with rainbows, to see a cloudbow you must look in the opposite
    direction of the Sun. Both photos taken from Viterbo Airport, Italy, on
    April 25, 2022.

    Photo details: Bottom photo taken from airport tower with a fisheye
    lens.


    Viterbo Airport, Italy Coordinates: 42.436111, 12.061667


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    -
    Earth Science Picture of the Day is a service of the Universities
    Space Research Association.

    https://epod.usra.edu

    --- up 23 weeks, 21 minutes
    * Origin: -=> Castle Rock BBS <=- Now Husky HPT Powered! (21:1/186)
  • From Black Panther@21:1/186 to All on Thu Sep 8 12:00:56 2022
    EPOD - a service of USRA

    The Earth Science Picture of the Day (EPOD) highlights the diverse processes and phenomena which shape our planet and our lives. EPOD will collect and archive photos, imagery, graphics, and artwork with short explanatory
    captions and links exemplifying features within the Earth system. The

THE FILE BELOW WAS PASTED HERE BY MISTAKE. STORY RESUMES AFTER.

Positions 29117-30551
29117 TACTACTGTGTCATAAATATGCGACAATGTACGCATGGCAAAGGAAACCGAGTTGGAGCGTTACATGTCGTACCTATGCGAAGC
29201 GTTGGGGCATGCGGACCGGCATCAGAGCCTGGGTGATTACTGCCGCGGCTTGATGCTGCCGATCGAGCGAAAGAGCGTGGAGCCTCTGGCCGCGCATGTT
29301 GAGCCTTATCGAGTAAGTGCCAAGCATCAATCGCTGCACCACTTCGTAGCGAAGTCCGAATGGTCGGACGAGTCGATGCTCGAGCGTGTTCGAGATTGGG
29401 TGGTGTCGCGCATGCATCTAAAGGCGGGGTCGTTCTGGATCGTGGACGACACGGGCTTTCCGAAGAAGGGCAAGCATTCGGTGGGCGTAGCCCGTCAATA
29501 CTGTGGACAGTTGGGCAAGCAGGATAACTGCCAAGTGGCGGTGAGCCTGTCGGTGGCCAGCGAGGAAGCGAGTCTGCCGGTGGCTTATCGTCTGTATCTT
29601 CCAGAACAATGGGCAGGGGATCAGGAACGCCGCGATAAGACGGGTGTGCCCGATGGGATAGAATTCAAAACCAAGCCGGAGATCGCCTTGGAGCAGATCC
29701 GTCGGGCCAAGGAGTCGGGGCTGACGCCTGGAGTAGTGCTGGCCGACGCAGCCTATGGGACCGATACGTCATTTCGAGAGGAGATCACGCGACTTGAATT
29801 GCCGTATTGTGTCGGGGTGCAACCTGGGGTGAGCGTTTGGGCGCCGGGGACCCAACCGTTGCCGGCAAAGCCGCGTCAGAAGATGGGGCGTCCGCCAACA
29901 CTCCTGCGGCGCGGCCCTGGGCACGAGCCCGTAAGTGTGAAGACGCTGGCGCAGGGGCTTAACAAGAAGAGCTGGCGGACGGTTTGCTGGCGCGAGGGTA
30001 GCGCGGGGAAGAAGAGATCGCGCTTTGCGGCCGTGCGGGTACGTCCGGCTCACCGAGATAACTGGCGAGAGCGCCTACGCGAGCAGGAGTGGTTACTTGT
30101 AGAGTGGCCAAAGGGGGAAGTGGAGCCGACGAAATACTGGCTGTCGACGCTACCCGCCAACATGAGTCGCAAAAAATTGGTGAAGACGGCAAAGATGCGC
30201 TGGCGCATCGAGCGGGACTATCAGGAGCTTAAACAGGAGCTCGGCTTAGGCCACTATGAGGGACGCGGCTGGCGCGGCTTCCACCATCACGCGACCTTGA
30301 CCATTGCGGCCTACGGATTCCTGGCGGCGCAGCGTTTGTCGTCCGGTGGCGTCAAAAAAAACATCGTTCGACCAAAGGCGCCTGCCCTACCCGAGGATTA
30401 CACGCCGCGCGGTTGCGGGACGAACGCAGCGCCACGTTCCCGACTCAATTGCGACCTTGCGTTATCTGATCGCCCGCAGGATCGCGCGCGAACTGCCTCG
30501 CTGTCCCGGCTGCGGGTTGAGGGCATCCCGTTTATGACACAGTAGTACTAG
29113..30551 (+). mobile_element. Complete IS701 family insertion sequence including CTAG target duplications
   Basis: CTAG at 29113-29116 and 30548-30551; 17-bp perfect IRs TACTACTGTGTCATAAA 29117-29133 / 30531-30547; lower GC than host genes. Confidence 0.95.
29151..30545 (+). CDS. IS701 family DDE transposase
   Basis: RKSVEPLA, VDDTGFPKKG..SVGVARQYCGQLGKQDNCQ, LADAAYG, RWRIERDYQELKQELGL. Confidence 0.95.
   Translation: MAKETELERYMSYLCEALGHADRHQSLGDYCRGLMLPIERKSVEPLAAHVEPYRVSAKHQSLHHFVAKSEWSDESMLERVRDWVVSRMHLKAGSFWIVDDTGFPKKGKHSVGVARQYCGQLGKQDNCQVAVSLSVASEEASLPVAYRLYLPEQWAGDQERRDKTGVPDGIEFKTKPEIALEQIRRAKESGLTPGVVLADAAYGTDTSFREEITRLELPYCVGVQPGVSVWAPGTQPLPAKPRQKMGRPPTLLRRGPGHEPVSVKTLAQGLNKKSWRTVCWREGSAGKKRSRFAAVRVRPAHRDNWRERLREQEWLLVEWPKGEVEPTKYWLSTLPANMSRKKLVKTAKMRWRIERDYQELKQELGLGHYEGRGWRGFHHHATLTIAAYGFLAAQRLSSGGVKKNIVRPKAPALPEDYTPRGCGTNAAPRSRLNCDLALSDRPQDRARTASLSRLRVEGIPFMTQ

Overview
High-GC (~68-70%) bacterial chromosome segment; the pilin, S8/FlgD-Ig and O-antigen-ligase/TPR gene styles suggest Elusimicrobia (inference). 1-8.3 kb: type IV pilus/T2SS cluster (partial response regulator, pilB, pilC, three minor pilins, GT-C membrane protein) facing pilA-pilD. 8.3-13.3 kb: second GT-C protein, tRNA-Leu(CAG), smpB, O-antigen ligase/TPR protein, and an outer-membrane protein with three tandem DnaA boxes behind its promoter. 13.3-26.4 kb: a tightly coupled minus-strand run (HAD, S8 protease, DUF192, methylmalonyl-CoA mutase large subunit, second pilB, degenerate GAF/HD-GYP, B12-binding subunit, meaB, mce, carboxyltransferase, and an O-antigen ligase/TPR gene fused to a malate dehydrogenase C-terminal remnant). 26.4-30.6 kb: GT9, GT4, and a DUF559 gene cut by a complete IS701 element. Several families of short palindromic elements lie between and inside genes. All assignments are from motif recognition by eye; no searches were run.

community is invited to contribute digital imagery, short captions and
    relevant links.


    Morning Dew and Spider Web Illumination

    September 08, 2022

    IMG_6256a

    Photographer: Piero Armando
    Summary Author: Piero Armando

    During a morning trek along the Valnontey, in the Aosta Valley
    of far northwestern Italy, the morning dew was quite evident. In
    particular it created a splendid effect on this classic spider web.
    The “ silk” composing spider webs is very fine and is quite
    effective in scattering light. Note that whether the web appears bright
    or dark depends on not only the illumination but on the background